We will have to study Cage. Some of us are very familiar with him; thegrowlingwolf is old enough to have seen Cage when he first started appearing in public. He reports, "I first saw John on the Les Crane teevee show; Les was a rip-off of the Tonight Show format; same as Dick Cavat ripped it off; Mervyn, Joey Bishop, and even Artie Shaw tried his hand at one of these shows. Cage came on the Les Crane Show and he had a tableful of mechanical objects, fans, toasters, coffeemakers, alarm clocks, oven timers, a telephone, a transistor radio, a cassette tape recorder, a cuckoo clock, et al., and his performance was a new piece, he announced, one he in fact was going to compose right then and there on the show. With this, as he quipped away about music being anything with sound, he went around the table and started firing up all these contraptions--the fan blowing; the toaster making toast and popping it up; the alarm clock set off at a clanging annoyance; the telephone ringing argumentively; the cassette recorder babbling insnae something, the radio playing some station-- it was total joyous cacophony, and the audience was laughing at John's every move, as if he were a comedian, and, he was a comedian, he liked being a comedian, but he was a serious comedian, and, dammit, this serious comedian was correct, sir; he had composed a piece right then and there and it was beautiful music, too. Escpecially since he said it was music, his music...like Charles Ives said, you use your ear then your mind and then your solar plexus; that told you whether it was music or not. Cage was sly, he was; a very witty and carefully creative problem-solving kind of man; like he says, his father was an inventor."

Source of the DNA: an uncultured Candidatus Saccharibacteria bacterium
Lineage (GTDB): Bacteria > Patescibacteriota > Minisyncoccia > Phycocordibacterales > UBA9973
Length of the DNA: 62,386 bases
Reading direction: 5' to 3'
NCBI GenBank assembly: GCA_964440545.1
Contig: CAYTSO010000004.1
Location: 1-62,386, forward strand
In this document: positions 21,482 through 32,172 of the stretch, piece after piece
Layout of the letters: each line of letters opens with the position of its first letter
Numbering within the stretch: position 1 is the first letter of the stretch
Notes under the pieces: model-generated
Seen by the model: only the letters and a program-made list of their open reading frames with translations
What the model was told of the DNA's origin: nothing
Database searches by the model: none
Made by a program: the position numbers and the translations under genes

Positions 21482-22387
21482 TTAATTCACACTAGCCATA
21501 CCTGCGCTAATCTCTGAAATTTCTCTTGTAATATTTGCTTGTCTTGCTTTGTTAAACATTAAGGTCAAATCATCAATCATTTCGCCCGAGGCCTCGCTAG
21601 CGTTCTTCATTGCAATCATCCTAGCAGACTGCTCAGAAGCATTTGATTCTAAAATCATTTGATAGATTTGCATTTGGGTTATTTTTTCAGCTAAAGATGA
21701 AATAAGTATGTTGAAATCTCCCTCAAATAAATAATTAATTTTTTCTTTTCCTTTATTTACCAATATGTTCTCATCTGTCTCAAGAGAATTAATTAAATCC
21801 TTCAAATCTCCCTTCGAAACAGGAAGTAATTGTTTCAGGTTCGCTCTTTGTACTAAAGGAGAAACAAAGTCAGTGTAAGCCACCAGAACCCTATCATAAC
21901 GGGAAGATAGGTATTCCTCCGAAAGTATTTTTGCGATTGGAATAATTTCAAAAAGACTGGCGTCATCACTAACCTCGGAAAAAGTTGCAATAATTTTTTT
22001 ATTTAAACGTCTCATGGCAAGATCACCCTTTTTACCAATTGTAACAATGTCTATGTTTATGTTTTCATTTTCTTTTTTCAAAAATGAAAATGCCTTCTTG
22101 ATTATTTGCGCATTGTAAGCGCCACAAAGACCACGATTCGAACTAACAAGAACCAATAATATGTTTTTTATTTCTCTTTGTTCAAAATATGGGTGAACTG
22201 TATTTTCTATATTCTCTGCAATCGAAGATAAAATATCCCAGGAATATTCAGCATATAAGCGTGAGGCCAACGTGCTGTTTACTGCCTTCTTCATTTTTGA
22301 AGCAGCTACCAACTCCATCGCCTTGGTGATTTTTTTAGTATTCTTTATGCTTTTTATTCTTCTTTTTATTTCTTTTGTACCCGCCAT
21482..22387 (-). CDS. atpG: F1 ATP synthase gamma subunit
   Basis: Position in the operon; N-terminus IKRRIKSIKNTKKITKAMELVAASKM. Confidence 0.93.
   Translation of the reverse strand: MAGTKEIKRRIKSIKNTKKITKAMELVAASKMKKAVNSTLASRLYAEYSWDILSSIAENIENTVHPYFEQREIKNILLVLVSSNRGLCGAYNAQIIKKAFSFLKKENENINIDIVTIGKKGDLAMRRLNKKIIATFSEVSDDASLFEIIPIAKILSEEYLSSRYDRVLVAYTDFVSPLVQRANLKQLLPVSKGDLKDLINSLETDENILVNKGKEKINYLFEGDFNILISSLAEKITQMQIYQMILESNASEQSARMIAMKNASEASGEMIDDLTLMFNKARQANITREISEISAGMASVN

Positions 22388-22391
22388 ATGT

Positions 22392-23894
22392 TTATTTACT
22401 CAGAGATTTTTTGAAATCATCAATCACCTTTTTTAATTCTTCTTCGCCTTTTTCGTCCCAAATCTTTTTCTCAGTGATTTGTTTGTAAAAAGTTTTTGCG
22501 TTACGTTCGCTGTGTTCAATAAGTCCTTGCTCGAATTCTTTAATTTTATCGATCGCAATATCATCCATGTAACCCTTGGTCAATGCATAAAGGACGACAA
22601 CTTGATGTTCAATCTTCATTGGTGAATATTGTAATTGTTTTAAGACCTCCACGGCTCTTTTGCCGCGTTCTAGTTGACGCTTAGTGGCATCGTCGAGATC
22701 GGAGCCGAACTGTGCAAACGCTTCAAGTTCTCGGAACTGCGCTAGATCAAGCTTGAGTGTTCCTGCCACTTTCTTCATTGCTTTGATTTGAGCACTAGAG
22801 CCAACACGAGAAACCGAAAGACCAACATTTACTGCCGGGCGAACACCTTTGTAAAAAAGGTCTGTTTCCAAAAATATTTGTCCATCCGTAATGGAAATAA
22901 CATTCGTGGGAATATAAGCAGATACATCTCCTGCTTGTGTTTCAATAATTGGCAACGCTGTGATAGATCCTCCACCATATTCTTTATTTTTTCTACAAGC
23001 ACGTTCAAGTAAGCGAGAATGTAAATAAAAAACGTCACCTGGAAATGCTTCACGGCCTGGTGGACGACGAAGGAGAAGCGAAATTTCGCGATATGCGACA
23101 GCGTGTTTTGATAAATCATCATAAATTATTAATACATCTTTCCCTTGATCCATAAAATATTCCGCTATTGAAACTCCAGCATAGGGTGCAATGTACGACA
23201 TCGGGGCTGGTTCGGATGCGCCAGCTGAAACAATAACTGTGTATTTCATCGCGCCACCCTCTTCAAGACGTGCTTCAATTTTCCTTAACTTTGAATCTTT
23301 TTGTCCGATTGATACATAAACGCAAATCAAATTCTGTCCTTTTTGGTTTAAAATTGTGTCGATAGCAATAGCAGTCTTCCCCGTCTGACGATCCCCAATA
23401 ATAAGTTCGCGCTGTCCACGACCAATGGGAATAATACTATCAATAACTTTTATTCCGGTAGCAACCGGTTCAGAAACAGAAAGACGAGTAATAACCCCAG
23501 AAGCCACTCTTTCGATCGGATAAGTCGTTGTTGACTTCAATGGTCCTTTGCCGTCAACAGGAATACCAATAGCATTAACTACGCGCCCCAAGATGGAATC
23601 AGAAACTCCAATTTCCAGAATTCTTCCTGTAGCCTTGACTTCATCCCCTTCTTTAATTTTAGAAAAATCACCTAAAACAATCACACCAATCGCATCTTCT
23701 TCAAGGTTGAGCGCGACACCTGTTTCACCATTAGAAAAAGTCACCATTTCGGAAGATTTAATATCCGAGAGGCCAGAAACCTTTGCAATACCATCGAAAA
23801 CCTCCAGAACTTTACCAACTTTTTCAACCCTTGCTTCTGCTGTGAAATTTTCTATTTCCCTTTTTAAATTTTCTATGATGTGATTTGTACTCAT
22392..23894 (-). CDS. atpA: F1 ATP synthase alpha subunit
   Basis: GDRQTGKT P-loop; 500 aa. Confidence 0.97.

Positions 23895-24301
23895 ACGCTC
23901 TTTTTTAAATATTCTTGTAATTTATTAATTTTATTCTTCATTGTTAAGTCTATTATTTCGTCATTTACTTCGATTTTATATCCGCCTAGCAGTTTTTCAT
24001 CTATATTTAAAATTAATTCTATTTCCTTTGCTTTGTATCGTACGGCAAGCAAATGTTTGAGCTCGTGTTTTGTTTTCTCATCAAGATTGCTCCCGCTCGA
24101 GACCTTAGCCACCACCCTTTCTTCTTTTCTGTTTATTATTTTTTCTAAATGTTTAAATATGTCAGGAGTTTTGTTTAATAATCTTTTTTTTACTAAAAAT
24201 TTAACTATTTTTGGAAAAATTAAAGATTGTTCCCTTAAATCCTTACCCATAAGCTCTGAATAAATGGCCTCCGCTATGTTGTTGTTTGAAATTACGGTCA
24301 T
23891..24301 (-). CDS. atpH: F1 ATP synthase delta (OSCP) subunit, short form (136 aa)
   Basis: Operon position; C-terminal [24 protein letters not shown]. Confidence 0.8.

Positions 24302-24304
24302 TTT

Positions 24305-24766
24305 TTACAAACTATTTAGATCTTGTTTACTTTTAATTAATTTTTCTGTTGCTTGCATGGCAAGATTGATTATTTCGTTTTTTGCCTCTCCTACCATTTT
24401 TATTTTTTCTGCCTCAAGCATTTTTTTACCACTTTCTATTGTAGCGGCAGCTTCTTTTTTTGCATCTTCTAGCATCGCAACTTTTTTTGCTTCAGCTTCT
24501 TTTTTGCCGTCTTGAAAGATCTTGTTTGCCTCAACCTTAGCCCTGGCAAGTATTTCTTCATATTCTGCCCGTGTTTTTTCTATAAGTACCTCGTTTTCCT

"I found dancers, modern dancers, however, who were interested in my music and could put it to use. I was given a job at the Cornish School in Seattle. It was there that I discovered what I called micro-macrocosmic rhythmic structure. The large parts of a composition had the same proportion as the phrases of a single unit. Thus an entire piece had that number of measures that had a square root. This rhythmic structure could be expressed with any sounds, including noises, or it could be expressed not as sound and silence but as stillness and movement in dance. It was my response to Schoenberg's structural harmony. It was also at the Cornish School that I became aware of Zen Buddhism, which later, as part of oriental philosophy, took the place for me of psychoanalysis. I was disturbed both in my private life and in my public life as a composer. I could not accept the academic idea that the purpose of music was communication, because I noticed that when I conscientiously wrote something sad, people and critics were often apt to laugh. I determined to give up composition unless I could find a better reason for doing it than communication. I found this answer from Gira Sarabhai, an Indian singer and tabla player: The purpose of music is to sober and quiet the mind, thus making it susceptible to divine influences. I also found in the writings of Ananda K. Coomaraswammy that the responsibility of the artist is to imitate nature in her manner of operation. I became less disturbed and went back to work.